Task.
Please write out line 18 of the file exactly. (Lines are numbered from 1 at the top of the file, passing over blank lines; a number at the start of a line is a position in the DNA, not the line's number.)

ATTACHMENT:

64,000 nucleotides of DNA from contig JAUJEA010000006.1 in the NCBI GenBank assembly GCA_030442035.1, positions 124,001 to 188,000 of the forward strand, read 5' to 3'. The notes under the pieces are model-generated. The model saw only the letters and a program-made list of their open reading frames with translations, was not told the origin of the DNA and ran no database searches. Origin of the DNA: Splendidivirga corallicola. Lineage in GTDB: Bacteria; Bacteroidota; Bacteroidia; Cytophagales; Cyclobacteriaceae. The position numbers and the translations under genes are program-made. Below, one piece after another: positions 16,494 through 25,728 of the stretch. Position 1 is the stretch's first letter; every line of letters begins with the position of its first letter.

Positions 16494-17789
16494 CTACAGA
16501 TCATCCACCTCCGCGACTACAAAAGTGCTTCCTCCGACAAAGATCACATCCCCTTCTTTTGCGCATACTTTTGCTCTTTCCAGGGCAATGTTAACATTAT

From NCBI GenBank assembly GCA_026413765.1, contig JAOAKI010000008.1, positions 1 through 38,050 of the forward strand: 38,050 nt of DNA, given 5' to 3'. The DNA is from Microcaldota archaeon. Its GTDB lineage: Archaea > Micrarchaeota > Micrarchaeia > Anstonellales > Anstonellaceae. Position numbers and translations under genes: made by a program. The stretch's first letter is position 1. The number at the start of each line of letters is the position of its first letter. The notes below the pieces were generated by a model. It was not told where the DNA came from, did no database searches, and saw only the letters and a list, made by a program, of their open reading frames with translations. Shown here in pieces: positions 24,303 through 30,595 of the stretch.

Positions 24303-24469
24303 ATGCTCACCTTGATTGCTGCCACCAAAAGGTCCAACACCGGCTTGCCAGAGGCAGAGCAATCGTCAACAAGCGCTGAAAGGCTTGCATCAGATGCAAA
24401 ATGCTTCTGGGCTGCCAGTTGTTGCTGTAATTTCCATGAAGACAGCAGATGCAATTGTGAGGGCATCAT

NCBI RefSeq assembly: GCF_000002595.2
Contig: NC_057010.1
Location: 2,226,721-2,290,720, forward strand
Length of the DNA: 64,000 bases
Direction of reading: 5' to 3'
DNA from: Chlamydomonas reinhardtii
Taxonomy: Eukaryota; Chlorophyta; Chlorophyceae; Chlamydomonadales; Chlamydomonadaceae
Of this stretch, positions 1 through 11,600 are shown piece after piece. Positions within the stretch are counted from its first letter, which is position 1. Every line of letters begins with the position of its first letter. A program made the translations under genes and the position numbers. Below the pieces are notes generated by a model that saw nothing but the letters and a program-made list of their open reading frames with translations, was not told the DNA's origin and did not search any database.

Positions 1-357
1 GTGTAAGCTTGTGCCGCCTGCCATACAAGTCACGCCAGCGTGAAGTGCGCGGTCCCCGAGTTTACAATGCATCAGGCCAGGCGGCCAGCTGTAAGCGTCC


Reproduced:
1 GTGTAAGCTTGTGCCGCCTGCCATACAAGTCACGCCAGCGTGAAGTGCGCGGTCCCCGAGTTTACAATGCATCAGGCCAGGCGGCCAGCTGTAAGCGTCC